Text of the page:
Alyson Bucharest, Sauha Lee, Kiyoshi Whitley

Curated by Catherine de Montreuil

Nov 25, 2023 – Feb 3, 2024

Opening Reception November 25 7PM

UNIT/PITT is pleased to present the group exhibition Blue Greens Workers with works by Alyson Bucharest, Sauha Lee, and Kiyoshi Whitley. The presentation of Blue Greens Workers marks UNIT/PITT’s inaugural exhibition at our new gallery location, following three years of remote operations. Please join us for our opening reception on November 25 at 7PM, which will feature a Free Shelf Divination Cards session led by Sauha Lee.

Blue Greens Workers is dedicated to all those who pursue art-making alongside their day jobs.

Alyson Bucharest lives and working on the unceded territories of the xʷməθkʷəy̓əm (Musqueam), Sḵwx̱wú7mesh (Squamish), and səlilwətaɬ (Tsleil-Waututh) peoples and is creative through a process based practice.

Sauha is the daughter of Chinese immigrant parents from Peru and Hong Kong. She is an artist, designer and gardener based on the unceded traditional territories of the xwməθkwəy̓əm (Musqueam), Skwxwú7mesh (Squamish) and səl̓ílwətaʔɬ/Selilwitulh (Tsleil-Waututh) First Nations, also known as Vancouver, Canada. Sauha searches for ancestral catharsis through making, looking more closely at waste and adhoc constructions, investigating the nature of manual labour, and envisioning a more livable and equitable future. Harnessing the poetics of repurposing, she confronts what feels disconnected. She gathers local plants, textiles, and discarded things. As well, a big part of why she makes art is to collaborate and explore what it means to build community. Day to day she works as a certified horticultural technician, and is a graduate from Emily Carr University (2016 BDes).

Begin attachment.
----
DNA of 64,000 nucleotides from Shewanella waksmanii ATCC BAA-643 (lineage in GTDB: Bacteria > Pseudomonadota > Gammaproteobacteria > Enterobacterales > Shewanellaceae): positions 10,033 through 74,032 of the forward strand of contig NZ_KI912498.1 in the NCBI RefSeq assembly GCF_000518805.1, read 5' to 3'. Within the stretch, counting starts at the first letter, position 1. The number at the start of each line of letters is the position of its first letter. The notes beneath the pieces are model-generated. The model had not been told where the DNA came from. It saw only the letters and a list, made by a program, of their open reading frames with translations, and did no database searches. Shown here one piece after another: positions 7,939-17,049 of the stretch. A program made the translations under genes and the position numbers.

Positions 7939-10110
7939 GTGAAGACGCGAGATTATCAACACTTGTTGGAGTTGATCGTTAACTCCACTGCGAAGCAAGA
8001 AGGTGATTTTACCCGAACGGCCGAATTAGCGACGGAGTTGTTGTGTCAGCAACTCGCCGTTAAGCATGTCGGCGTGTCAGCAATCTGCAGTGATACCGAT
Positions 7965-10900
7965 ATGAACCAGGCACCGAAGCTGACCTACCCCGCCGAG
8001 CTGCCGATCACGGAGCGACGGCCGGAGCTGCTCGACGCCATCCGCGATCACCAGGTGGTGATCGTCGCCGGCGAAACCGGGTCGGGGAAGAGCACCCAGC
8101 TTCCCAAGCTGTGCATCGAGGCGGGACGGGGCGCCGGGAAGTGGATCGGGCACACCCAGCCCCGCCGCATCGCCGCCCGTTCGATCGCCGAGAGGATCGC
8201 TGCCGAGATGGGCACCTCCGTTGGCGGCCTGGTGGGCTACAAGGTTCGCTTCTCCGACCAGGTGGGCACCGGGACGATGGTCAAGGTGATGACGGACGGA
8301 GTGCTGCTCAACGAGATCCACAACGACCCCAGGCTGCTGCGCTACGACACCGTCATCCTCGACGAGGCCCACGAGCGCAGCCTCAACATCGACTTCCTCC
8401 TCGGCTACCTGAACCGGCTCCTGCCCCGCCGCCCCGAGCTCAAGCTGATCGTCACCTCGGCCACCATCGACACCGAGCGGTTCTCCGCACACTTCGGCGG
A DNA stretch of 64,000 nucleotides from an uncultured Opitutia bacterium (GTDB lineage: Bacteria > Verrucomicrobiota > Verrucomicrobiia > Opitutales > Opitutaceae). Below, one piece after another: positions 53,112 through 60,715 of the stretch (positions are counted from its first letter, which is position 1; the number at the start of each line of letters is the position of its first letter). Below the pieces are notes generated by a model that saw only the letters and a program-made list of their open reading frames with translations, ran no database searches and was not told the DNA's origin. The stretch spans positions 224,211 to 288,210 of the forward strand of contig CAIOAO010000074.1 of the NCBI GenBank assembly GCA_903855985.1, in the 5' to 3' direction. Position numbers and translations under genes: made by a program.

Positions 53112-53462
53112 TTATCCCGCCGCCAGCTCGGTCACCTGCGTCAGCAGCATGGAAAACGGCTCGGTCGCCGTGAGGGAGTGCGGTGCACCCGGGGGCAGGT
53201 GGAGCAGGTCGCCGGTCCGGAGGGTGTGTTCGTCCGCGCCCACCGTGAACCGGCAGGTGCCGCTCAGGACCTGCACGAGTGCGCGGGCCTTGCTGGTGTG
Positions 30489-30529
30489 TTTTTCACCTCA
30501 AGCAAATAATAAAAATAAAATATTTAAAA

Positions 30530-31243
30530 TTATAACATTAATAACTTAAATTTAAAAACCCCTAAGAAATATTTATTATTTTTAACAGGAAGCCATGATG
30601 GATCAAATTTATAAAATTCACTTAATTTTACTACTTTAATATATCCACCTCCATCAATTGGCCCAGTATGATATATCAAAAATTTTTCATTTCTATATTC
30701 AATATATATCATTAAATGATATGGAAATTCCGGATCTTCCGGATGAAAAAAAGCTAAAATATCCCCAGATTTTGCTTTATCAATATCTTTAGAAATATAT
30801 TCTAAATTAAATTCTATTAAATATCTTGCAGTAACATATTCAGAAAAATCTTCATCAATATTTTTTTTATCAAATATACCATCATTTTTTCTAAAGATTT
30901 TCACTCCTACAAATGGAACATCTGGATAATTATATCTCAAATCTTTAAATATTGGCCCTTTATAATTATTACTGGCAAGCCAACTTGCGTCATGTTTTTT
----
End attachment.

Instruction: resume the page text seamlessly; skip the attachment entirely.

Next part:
Kiyoshi Whitley utilizes architecture, constructed or found, in his performances. Influenced by history, memory and gentrification in Vancouver, Kiyoshi negotiates spaces and memories in his work–in situ. His work addresses the space, as it is occupied by the audience’s bodies and his own, as well as the architecture that is the container that appears to be invisible, or neutral.

Exhibition documentation by Natasha Katedralis.